Posted by Jason Polak on 10. March 2015 · 1 comment · Categories: math

The other day I wondered to myself, “am I using the best commutative diagram drawing package available?” Reading a little about Tikz on got me thinking that there might be improvements in store for my future commutative diagrams. Of course, being an ardent xy-pic fan, I was a bit hesitant. Nevertheless, I decided to try tikz-cd, by making two almost identical commutative diagrams with each package:

xypic tikz

Can you tell which one is which?

Visual Differences

The first one was drawn with xy-pic, and the second with tikz-cd. At many points, they are very similar, but there are some notable differences, the biggest one for me being that the hookrightarrow typesetting (source D) in tikz-cd is vastly superior to the oversized brute of a hook in xy-pic:

Code Differences

Visual differences aside, which one is nicer to use? Here is the xypic syntax:

Here is the tikz-cd syntax:

The two languages are similar. The basic positions of the nodes, or vertices of the diagram, are specified in the LaTeX matrix syntax, and then \ar commands are used to for arrows. The tikz-cd syntax uses fewer symbols, making the code easier to read for me, though I like the xypic method of specifying an arrow type by symbols that look like the arrow as I’ve often used arrows that I would not have known the name for in LaTeX commands.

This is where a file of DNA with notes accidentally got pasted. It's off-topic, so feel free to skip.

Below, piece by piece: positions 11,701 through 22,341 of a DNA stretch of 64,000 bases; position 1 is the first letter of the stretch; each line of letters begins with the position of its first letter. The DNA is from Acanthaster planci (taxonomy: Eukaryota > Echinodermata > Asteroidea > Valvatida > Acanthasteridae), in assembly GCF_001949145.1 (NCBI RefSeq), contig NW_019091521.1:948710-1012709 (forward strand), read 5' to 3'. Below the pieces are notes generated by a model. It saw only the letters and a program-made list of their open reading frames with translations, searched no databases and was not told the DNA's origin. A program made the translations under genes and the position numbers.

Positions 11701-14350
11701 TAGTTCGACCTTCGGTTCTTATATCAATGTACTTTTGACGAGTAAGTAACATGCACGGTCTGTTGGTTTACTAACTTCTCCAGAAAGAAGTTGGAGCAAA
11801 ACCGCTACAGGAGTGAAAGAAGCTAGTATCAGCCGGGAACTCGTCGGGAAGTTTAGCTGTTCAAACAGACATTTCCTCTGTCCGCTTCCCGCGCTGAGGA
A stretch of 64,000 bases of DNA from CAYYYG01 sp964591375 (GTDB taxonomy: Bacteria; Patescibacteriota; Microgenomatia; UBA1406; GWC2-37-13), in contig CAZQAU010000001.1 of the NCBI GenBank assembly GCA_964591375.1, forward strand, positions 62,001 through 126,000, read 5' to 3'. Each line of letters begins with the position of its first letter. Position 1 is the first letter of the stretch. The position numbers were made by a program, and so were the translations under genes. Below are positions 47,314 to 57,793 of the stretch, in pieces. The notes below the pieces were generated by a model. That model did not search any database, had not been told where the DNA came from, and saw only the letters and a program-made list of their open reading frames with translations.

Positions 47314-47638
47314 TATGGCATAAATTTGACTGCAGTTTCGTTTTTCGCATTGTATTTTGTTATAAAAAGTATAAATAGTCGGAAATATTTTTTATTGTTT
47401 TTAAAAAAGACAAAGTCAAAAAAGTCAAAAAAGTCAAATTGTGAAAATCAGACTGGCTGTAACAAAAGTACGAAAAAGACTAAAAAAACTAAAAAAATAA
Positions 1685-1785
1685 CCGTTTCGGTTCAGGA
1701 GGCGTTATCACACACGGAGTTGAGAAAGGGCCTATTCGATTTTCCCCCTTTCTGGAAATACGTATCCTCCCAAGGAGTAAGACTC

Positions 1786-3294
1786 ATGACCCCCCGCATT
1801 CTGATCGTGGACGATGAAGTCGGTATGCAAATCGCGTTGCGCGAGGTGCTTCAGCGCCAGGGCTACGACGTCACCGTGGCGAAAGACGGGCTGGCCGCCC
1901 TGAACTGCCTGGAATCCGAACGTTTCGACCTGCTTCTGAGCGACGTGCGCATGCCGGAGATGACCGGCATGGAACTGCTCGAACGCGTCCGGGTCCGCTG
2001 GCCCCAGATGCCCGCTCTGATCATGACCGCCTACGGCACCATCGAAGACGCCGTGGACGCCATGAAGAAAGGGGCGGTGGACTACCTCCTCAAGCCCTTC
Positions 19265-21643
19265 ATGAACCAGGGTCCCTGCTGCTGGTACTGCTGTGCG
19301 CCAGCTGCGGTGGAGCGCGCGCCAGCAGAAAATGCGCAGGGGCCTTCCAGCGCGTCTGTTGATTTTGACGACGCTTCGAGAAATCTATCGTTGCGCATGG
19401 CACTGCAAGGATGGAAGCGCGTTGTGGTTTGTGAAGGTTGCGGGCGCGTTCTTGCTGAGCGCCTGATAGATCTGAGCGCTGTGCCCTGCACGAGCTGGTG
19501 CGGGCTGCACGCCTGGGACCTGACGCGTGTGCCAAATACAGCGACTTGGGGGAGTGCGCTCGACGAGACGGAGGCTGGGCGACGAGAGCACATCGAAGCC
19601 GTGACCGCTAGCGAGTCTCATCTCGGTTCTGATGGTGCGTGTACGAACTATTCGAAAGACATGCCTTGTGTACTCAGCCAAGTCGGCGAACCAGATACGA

Another slightly unfortunate aspect of tikz-cd in my usage is that it specifies labels of arrows via strings in quotation marks. I would have preferred something like putting the label in curly braces, e.g. \ar[d,dotted]{\alpha}, since in the Vim editor with the LaTeX plugin, after a quotation mark autoexpansion of greek letters no longer works. However, there should be a way around this that I’ll take some time one day to discover.

Beyond Commutative Diagrams

It’s worth noting that the tikz-cd package is just a small subset of what tikz can do, and you can mix these vastly more powerful features of tikz into a commutative diagram, or just use whatever you learn about tikz for something else completely. For instance, tikz has a drawing option called ‘draw opacity’. You can pass this option to an arrow, e.g. \ar[r,draw opacity=0.5] to draw an arrow at 50% opacity.

Another example is line width: you can pass the option line width=0.3mm to make an especially thick arrow. However, one should be cautious with changing too many options since diagrams can quickly tend towards looking strange.

1 Comment

  1. I prefer tikz-cd package.When I use xy-pic to draw a diagram with diagonal arrow,the arrow is not straight.I was thinking that there must be wrong in my tex file.But I could not find the mistake.One of my friends told me that tikz-cd package is better than xy-pic.I made the diagram by tikz-cd and it turned out to be better.So I give up xy-pic since then,although xy-pic is a good tool for everyone.

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